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Plastic bird-feeder

Out of the 13 billion plastic bottles used in the UK each year, only 7 billion are recycled. To be a plastic hero, we need to reduce the amount of plastic that we use and stop it from ever becoming waste. This activity involves rethinking how a single-use plastic bottle can have another life as a bird feeder to help nature in your garden.

Ages 7+

(adult supervision)

30 minutes


We live in a world full of plastic. As we learn to redefine our relationship with this material, we can find inspiration in the 6 Rs: recycle, reuse, reduce, repair, refuse, and redesign.

Many people are great recyclers but find it challenging to implement the other Rs, which have a greater impact on reducing plastic pollution.

This activity shows you step by step how to rethink a single-use plastic bottle can be used to make your own plastic bird feeder. Win-win for you and the environment.

Activity steps
  1. Prepare your workspace by clearing your desk, laying newspaper down, and get all of your materials out.
  2. Wash the plastic bottle out with water and let it dry out.
  3. Measure about 10cm up the bottle and draw a small circle. It needs to be about the same size as the handle of your wooden spoon.
  4. On the opposite side draw a larger circle, about the size of a big coin. The bottoms of the circles need to be at the same height.
  5. Squeeze the bottle together and carefully cut the circle out. Do not try to poke a hole in the bottle.
  6. Put the wooden spoons into the bottles. The big end of the spoon needs to go snugly in the big hole.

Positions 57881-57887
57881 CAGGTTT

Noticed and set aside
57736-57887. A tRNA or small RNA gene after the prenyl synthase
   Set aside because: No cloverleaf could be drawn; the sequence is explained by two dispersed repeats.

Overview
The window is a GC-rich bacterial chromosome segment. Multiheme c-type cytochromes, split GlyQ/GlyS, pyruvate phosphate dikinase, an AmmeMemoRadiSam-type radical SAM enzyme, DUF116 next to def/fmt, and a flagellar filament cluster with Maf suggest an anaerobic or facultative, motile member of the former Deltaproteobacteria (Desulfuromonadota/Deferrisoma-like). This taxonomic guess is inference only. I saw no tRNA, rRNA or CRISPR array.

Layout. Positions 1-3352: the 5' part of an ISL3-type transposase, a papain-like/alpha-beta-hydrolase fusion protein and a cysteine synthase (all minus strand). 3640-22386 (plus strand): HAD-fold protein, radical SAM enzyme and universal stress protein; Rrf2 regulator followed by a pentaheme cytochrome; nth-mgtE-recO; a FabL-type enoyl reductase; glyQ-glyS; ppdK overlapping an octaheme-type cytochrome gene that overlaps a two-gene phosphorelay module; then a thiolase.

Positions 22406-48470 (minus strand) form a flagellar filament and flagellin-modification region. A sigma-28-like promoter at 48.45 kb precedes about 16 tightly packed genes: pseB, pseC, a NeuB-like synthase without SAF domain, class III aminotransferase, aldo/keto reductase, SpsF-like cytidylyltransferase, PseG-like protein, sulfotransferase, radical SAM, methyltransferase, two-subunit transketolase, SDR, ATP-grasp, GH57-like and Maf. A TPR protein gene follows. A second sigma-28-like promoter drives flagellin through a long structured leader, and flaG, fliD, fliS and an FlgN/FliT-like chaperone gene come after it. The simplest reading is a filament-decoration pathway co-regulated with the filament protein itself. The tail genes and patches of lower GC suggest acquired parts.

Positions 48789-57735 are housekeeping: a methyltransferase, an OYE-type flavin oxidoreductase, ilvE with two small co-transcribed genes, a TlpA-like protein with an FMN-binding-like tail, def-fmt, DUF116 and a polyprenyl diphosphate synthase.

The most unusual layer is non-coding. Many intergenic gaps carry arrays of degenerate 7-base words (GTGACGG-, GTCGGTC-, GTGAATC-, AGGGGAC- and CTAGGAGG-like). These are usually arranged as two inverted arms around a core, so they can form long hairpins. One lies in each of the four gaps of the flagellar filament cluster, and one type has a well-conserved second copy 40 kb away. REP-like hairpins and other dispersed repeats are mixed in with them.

7. Put the lid on the bottle.
  8. Use string to make a loop so you can hang the bird-feeder.
  9. In a tray at home, fill the bottle with seeds. The tray will stop the seeds from making a mess.
  10. What do your garden birds think of their new feeder? We’d love to see a photo of them enjoying it. Don’t forget to tag @commonseas when sharing anything online (and use the hashtag #SeaChampions), so we know where to look. Thank you!

Time to consider the advantages and disadvantages of plastic as a material. Reflect by discussing the following questions with a parent or friend.

  • Who might want to use a bird feeder like this?
  • Why is plastic a good material for a bird feeder?
  • What is good about your product?
  • What could you to do make your product better?
  • Why is it important to rethink plastic waste?
Further ideas

You can explore a full unit looking at design and plastics with the Ocean Plastics Design and Technology lessons for ages 11 to 14. For younger students have a look at the lesson for ages 5 to 7, What can I do? and for ages 7 to 11, try the design-focused lessons Design Technology – The plastics problem and Design Technology – The plastics solution.

Safety guidance
  • This activity involves cutting through plastic and can, therefore, be quite tricky so adult supervision and the use of child-appropriate tools such as safety scissors is advised.
  • If you are posting work on social media, this should be done via a parent, guardian or school account for children under the age of 13. Children over the age of 13 should still be supervised by an adult. Check out the Thinkuknow website for more guidance on online safety.

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Science / Geography | Ages 7-11

Our Ocean Planet

Our Ocean Planet Science Geography ages 7-11 unit is a KS2 teacher resource. Students discover marine topics across both the UK and globally, developing ocean literacy.